I like this one. I hope it does well. And, since this is a pellet pistol article,…a bit of an update on the 92FS pellet pistol repair that was done over the holiday weekend. As stated, the first magazine fired all 8 shots flawlessly. I had 7 other 8 shot magazines and in the course of shooting them, the gun locked up a few times and then would function just fine. I (just) cycled it in double and single, carrying the hammer, and it worked fine through about 100 cycles. I am out of .177 pellets and it will be the weekend before I get more. It’s the only .177 I have. I know the “guts” well enough to know the “key” players when it comes to parts. If it fails to perform, I will order as needed. Hopefully it will break in and not just break. If I have to go “back in”, it won’t be fun. Moly in lots of areas. Anyone that has played with Moly will know what I mean. Anyways, just a follow up for anyone interested.
LOL! Moly is some amazingly messy stuff!
I little is good, more is not better! We all know that one, but im kinda confused why sticky mucky greases and oils get used as much as they do, I like dry lubes anywhere I can, like the marauder bolt, the manual says graphite it, I love graphite lube, super slick, sticks right to metal in a thin coat and nothing gets stuck in it.
Dry lubes certainly have their place, such as on the Marauder bolt or a lock mechanism or a motorcycle control cable, however I would not use such in my engine. I would also not use a petroleum lubricant around high pressure air. Each has a particular place where it is well suited, however it is not unusual for them to be used where something better would have worked or perhaps a smaller quantity would have sufficed.
Moly grease is superb for trigger mechanisms as the moly component “fills in” the pores of the metals and also acts as a polishing compound to help smooth the mating surfaces, while the grease provides a suspension medium and a lubricant. Due to the high pressures, a dry graphite lubricant would soon be worn away.
I myself just never got into CO2 pistols and such. I had an inexpensive Crosman for a bit, but it wasn’t me. Some of the newer ones have been tempting, most especially these pellet pistols with cartridges. Now if someone comes out with a realistic blow back semi pellet pistol, I might have to give in.
Well, it was my first airgun in a very long time. Before the TX and LGU. Your comment on blowbacks surprised me as I thought there were some already out there. It is nice,….I just hope it starts working 100%.
A bit of an update,…I did get some .177’s today at Wally’s on the way home from an eye glass appt. after work. We will see. It was a toss up between the Super Mega Zombie Blaster pellets and the Crosman 7.9’s. A domed hollow point none the less. Huh? If the 92 survives, I will get some PA pellets to feed ‘er. Crosman’s for now and further testing.
As for Moly,…never-seze has it beat,….but they are close! 😉
I have been biding my time until some company comes out with a revolver that has all it’s faults ironed out and produce an accurate and consistent pistol, so i am now waiting with baited breath to see how this pellet Dan Wesson and the pellet single action Umerex perform. Also enjoying the new direction you’re taking with airgun history and oddities being more prominent than the usual 4/5 part write up on the latest rehashed rifle from whoever the hell is knocking out airguns at the moment.
Anyway this one looks promising, so lets wait and see. Wait being the operative word if you’re living in the UK when it comes down to actually purchasing one of these fine items.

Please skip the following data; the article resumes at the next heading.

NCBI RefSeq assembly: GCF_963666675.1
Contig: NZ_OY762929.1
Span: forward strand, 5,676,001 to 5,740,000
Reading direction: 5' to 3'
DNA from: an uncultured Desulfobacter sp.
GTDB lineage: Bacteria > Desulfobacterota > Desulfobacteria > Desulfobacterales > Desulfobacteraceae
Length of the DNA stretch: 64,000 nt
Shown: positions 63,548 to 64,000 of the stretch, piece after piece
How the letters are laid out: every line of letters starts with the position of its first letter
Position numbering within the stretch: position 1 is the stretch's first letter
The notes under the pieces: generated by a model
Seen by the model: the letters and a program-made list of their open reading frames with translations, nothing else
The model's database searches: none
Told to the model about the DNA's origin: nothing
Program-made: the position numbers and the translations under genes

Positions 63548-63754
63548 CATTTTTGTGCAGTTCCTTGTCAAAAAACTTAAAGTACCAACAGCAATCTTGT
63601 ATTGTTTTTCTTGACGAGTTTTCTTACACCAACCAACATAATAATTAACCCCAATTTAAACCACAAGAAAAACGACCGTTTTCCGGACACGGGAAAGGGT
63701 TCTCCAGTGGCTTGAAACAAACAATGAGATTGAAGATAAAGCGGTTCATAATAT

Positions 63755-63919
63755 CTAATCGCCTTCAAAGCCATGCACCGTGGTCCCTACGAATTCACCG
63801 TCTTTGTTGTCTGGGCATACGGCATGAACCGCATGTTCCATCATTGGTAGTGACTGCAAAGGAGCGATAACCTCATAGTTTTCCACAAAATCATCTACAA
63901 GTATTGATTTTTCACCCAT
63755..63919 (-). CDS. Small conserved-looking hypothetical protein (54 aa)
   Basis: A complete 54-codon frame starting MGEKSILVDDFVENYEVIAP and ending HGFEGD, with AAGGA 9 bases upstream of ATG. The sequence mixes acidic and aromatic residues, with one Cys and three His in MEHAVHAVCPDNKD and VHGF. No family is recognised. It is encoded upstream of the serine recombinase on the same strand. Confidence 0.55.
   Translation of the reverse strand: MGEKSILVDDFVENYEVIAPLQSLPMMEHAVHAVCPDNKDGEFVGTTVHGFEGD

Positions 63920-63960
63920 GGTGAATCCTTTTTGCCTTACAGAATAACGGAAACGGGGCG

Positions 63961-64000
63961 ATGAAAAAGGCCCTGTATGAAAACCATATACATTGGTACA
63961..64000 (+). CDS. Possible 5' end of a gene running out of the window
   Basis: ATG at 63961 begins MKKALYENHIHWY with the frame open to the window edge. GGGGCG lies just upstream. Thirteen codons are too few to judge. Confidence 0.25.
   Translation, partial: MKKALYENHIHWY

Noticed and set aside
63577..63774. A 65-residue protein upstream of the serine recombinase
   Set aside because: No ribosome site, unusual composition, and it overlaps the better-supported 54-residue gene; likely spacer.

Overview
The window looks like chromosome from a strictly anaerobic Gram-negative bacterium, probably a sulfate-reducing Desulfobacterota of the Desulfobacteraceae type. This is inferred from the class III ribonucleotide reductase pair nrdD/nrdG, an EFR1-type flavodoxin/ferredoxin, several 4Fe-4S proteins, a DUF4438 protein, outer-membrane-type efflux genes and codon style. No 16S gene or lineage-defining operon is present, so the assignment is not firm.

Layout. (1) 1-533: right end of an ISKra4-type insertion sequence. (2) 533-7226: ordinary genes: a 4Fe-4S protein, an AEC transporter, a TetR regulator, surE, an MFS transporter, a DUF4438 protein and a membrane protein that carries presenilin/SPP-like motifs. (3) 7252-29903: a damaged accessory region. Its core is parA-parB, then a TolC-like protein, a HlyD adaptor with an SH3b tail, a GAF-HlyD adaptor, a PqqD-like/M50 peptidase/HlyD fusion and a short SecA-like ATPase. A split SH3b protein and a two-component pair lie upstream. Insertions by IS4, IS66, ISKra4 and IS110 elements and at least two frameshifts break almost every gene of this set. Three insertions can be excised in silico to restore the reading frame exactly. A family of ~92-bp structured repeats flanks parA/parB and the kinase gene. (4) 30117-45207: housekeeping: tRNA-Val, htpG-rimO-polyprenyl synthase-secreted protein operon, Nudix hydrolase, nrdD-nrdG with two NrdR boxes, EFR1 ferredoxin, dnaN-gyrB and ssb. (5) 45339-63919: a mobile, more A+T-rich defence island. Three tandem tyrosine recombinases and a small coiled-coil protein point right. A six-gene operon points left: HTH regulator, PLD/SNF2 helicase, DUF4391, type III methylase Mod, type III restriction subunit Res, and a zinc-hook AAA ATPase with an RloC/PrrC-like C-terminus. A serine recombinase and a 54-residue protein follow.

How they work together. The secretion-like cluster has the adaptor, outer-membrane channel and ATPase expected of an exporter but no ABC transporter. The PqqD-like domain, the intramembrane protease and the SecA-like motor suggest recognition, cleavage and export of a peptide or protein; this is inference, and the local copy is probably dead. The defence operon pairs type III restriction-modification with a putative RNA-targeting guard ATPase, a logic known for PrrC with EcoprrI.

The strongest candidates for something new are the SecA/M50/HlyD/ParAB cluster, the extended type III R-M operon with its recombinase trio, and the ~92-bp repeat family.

All the best.
Sir Nigel Tetlington-Smythe (Wing Commander retired)
This one is very realistic. It feels like a Dan Wesson firearm. If it will also shoot well like the other Dan Wesson did, it will be a best buy.
I’ve been drooling over this one since I first noticed it on the P.A. site.
Do you know if these new design pellet shells are compatible with the earlier Dan Wesson pellet revolvers with the screw-on tips?
It never dawned on me to check to see if these cartridges were compatible with the other ones. Who would want to do that, and why?
As an owner of the previous model, I would want to do it with that one if I were to buy one of these. I would even buy extra shells of the new design so that I could use them in either model.
Okay. I’ll look into it.
Yes, that is what I am saying.
The cartridges and gun will interchange. The new cartridges should be more accurate in the new guns because the insert is smaller inside.
BB– The cartridges can be reloaded without removing them from the cylinder. loose fitting cartridges could reduce accuracy. I would rather have a cylinder without removable cartridges. If you were to use tape or glue to make tight fitting cartridges, would you get an improvement in accuracy ? If you numbered the chambers, and set up 6 targets, you could test the accuracy ( and poi) of each chamber. Revolver shooters have done this in the past with powder burners , often with interesting results. Ed
Oh, Ed. You want my job to continue forever, don’t you?
You propose and interesting experiment. Let’s see if someone takes you up on it.
The original Dan Wesson pellet revolver had the pellets loaded into the front nose of the cartridge. Are you saying that this new revolver loads the pellets into the back of the cartridge just like the Colt SAA pellet revolver?
B.B., good to see this gun get it’s pellets loaded from the bottom of the cartridge and not the top (or that’s how I read it anyway). That one step was enough to turn me off the other Dan Wesson pellet revolver. I’m excited and look forward to all the test results! I looked at both bb and pellet versions on PA’s site. I found it odd that the pellet version had the same velocity listed as the bb version (426 fps). But then again, I guess that’s why you put them to the test. Thanks for another great read/review!
You read right, they load from the bottom.
The other pellet revolver was very accurate, so here’s hoping this one will be, too.
BB– Yes, forever and ever. And I want to be around to read every blog that you write. I think that loading pellets in to the base of the cartridge is similar to a long free bore in a firearm. If each cartridge is slightly off center, or has an irregular bore, or is loose,etc there could be a loss of accuracy. I think that the closer the pellet is to the barrel forcing cone (or throat) the greater the accuracy. There should be fewer variables as the pellet leaves the cylinder chamber (or cartridge) and enters the barrel. I am looking forward to your test. If I had the tools (or the money) I would have a second cylinder made- – no cartridges, and perhaps front loading to put each pellet close to the barrel, like the S&W 586. Ed